The Lord Chamberlain, Gry Mølleskog, who will leave her position later this year, opens the report with a few words about the main events of 2021. Then we get a very detailed report on how the royal court is organised and their main activities last year. Other chapters include the Crown Prince couple's activities, the Royal Diary 2021, cultural heritage, the security project, the King and the Defense, the change of government, the state visit from the Netherlands, the events marking the 10th anniversary of the terror attacks in Norway in 2011, finances, and management, equality and environment, health and safety, royal orders and medals and royal trusts. The last page gives a list of explanations to various words and expressions one mets at the court, like the civil list and protocol.

From the press release one can read among others:

Annual Reports


The report is intended to provide better information about and increase understanding of the activities of the Royal House of Norway and the Royal Court. [...]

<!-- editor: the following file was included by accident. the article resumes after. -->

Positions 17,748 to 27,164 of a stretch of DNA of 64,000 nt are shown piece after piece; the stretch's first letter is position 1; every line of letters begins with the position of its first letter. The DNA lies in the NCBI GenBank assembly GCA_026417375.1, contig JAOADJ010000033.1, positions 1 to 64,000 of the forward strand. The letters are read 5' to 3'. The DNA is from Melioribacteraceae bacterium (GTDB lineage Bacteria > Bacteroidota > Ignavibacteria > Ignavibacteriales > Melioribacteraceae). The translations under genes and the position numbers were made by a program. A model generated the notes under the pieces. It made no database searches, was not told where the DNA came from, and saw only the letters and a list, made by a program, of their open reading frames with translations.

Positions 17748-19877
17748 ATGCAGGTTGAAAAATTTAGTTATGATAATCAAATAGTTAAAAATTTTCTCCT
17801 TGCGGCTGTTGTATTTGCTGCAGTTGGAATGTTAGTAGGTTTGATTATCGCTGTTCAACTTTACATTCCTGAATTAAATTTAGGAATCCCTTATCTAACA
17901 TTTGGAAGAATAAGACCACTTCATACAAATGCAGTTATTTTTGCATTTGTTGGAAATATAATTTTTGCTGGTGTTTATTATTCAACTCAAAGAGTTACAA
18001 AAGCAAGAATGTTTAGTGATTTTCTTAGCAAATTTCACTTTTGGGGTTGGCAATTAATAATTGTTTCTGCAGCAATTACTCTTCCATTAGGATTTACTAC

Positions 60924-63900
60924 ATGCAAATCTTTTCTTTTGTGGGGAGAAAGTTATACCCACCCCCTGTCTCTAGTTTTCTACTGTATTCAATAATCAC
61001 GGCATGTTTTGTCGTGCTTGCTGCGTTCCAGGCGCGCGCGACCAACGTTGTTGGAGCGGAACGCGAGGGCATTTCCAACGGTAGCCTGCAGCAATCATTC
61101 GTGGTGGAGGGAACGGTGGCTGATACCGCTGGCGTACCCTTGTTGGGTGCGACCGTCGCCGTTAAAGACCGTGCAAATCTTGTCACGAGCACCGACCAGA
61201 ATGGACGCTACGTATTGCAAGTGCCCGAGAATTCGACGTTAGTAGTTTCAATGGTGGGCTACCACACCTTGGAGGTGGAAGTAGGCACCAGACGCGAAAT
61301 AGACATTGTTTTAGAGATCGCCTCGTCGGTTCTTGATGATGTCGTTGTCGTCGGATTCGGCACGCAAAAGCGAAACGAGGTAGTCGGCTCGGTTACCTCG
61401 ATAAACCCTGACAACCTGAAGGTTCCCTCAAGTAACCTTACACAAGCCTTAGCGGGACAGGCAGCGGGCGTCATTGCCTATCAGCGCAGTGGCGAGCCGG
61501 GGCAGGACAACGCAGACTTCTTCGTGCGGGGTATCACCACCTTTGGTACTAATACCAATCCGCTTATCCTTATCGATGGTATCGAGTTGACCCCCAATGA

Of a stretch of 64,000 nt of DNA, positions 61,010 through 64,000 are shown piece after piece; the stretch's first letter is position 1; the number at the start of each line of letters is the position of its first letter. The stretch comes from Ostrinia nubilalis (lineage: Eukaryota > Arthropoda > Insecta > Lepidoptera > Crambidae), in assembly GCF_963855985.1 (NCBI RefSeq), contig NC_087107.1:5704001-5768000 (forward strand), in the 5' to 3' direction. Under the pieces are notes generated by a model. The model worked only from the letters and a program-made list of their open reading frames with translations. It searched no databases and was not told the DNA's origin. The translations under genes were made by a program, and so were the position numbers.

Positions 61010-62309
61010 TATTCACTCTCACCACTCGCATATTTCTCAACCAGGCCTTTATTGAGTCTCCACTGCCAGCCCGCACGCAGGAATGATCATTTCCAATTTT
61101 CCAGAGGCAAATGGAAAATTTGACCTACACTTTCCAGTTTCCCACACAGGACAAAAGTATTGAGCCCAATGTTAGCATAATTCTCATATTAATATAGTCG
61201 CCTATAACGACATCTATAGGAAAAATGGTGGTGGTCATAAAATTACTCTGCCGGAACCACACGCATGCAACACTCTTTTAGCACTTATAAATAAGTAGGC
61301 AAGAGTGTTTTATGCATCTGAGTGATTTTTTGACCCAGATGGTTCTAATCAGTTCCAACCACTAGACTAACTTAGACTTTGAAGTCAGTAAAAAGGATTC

Annual report for 2021

Just as in society at large, the restrictions associated with the COVID-19 pandemic have continued to affect the activities of the Royal House of Norway and the Royal Court in 2021. Nonetheless, a high level of activity has been maintained. The Royal Family visited 8 counties and 31 municipalities in person and paid digital visits to 3 counties and 13 municipalities. There were 50 meetings of the King in Council of State held at the Royal Palace, and 27 formal audiences were given to receive ambassadors from other countries. In November, Their Majesties The King and Queen were the hosts for a State Visit by the King and Queen of the Netherlands, and His Royal Highness the Crown Prince paid an official visit to the US. 

The security project

Activities under the project to enhance security at the Royal Palace and the other Royal residences were extensive in 2021, and major portions of the project were completed during the course of the year. The high level of activity has resulted in a planned budget deficit which is covered by previously set aside appropriations to the project. The project was commissioned in 2016 by the Ministry of Justice and Public Security in response to a security analysis carried out by the National Police Directorate from 2012 to 2015, and is expected to be completed in 2022.